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Talking Points -- There's no immunity to financial mess we're all a part of

Way out here in out-of-the-way country, we kind of like to think we're immune from a lot of what happens in the rest of the country.

We like to think a lot of the whacky trends that are all the rage on the coasts will be exposed as just that -- whacky trends -- before anyone out here gets a notion to jump into them.

I've heard more than a few people say that they think it's the same with our current economic situation. We're not Michigan or some other area that was crushed when the economy was in free fall. We're getting by pretty good. We're immune to most of it.

In a comparative sense, that might be true. We're not a Detroit with its gutted auto industry. We're not New York, with its collapsing mega-banks and destitute financial firms.

But we are in no way immune.

Morris-area residents learned last week that Coborn's grocery would be closing this fall. That's 50 jobs and a business that contributed to the community -- gone.

And remember that the DENCO ethanol plant and its nearly 40 jobs are still idle. Several other businesses in the area are suffering from shrinking orders and have needed to lay off workers.

Read newspapers from around the region -- if the newspaper hasn't shut down -- and you'll see that it seems like foreclosure notices take up half the legals.

Even the farm industry, which we lean on to keep things rolling in tough times and good, is dealing with major issues. It doesn't matter if its crops, cattle or cows, all sectors are taking a beating.

A monthly survey of rural bankers in 11 Midwest and Plains states seems to back that up.

It's call The Rural Mainstreet Index, and it dropped to 32.6 in July which is down a few points from what it was in June and May.

That would seem to be good news since the index's numbers are significantly higher than its record low of about 17 points in February. Then you see that, according to the index, that a mark of 50 is considered neutral growth.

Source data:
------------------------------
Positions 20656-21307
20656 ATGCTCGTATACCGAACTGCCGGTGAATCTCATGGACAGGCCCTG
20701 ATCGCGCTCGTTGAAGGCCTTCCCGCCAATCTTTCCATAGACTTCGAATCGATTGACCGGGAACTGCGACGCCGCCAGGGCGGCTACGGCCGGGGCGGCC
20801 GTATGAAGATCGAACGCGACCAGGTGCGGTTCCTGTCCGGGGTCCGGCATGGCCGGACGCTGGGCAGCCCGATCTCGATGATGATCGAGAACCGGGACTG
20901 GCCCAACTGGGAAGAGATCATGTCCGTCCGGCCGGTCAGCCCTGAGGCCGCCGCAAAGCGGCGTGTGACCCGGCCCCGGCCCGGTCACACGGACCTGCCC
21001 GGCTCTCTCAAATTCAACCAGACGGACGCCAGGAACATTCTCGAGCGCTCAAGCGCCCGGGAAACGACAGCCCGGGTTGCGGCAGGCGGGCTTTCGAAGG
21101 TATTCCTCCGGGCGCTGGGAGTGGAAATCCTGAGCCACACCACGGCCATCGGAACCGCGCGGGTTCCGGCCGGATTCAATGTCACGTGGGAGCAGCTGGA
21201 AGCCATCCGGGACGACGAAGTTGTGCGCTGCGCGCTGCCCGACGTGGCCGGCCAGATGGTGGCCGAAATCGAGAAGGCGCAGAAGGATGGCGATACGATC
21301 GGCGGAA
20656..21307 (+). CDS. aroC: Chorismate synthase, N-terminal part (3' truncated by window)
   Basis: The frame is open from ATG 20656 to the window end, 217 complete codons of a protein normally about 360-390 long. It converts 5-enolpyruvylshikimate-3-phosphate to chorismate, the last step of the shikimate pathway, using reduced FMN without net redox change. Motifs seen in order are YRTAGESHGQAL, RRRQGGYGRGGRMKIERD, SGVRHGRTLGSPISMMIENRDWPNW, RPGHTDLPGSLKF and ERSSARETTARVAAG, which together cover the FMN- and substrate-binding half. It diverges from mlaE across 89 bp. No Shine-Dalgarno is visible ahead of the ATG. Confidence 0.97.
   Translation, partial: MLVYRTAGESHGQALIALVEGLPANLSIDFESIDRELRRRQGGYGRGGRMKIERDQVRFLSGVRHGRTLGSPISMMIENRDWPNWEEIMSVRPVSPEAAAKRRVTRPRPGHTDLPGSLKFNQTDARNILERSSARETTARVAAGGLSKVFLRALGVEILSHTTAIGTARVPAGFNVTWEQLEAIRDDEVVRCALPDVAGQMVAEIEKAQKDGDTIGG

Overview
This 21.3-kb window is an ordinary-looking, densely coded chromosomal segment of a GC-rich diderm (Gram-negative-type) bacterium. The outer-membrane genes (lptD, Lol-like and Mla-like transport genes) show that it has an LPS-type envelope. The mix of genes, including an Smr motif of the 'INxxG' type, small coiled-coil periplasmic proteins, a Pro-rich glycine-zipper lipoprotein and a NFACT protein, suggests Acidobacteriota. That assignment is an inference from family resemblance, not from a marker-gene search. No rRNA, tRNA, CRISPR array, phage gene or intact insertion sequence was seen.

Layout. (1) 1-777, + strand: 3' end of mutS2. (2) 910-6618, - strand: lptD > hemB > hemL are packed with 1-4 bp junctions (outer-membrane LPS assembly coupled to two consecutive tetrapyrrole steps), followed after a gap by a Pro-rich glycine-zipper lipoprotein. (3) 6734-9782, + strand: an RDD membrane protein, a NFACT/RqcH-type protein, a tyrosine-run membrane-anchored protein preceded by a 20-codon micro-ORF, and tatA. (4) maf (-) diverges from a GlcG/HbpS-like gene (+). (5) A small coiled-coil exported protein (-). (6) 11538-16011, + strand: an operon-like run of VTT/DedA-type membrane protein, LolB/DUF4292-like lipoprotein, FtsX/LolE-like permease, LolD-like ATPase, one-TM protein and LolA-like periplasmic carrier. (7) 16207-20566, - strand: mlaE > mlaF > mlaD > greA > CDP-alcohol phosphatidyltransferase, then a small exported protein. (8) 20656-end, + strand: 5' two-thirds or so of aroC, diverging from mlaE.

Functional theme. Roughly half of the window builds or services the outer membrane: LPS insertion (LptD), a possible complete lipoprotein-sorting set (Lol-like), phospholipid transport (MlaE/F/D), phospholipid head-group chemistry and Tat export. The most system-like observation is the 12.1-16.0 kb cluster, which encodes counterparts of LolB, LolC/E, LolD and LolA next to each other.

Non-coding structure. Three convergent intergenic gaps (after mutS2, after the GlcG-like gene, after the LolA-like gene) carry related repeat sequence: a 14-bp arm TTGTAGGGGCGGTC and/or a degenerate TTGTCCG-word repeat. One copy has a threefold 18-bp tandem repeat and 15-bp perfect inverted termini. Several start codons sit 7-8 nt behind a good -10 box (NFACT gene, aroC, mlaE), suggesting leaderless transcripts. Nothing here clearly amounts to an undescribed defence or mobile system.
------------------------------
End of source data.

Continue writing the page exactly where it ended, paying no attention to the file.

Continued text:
Ernie Goss, a Creighton University economist, and a Nebraska banker created the survey, which covers Minnesota, Colorado, Illinois, Iowa, Kansas, Missouri, Montana, Nebraska, North Dakota, South Dakota and Wyoming.

According to an Associated Press report on the survey, bankers are not confident that in six months things will be any better. Farm economists say a drop in farm income is hurting related sales for equipment and land.

Goss told the AP that only 6.3 percent of the bankers believe farm income this year will increase over last year, and that a third believe it will decrease in 2009, despite predictions that yields will be substantially higher this year.

The survey's index for rural hiring fell in July over June, and the report states that it was the 19th straight month that the new-hire index was below the neutral growth levels. Goss said he believes the job losses will continue.

The survey's retail sales index is falling, as is the home sales index.

None of those surveyed said they've seen any real impact from the federal stimulus package.

The survey covered almost 200 communities and that the average population was about 1,300.

That's a picture of the typical heartland community, the ones we might have thought were immune to the economic distress. But we are learning that -- north, south, east or west -- what we all seem to be immune to is any sense of optimism that a meaningful uptick is coming soon.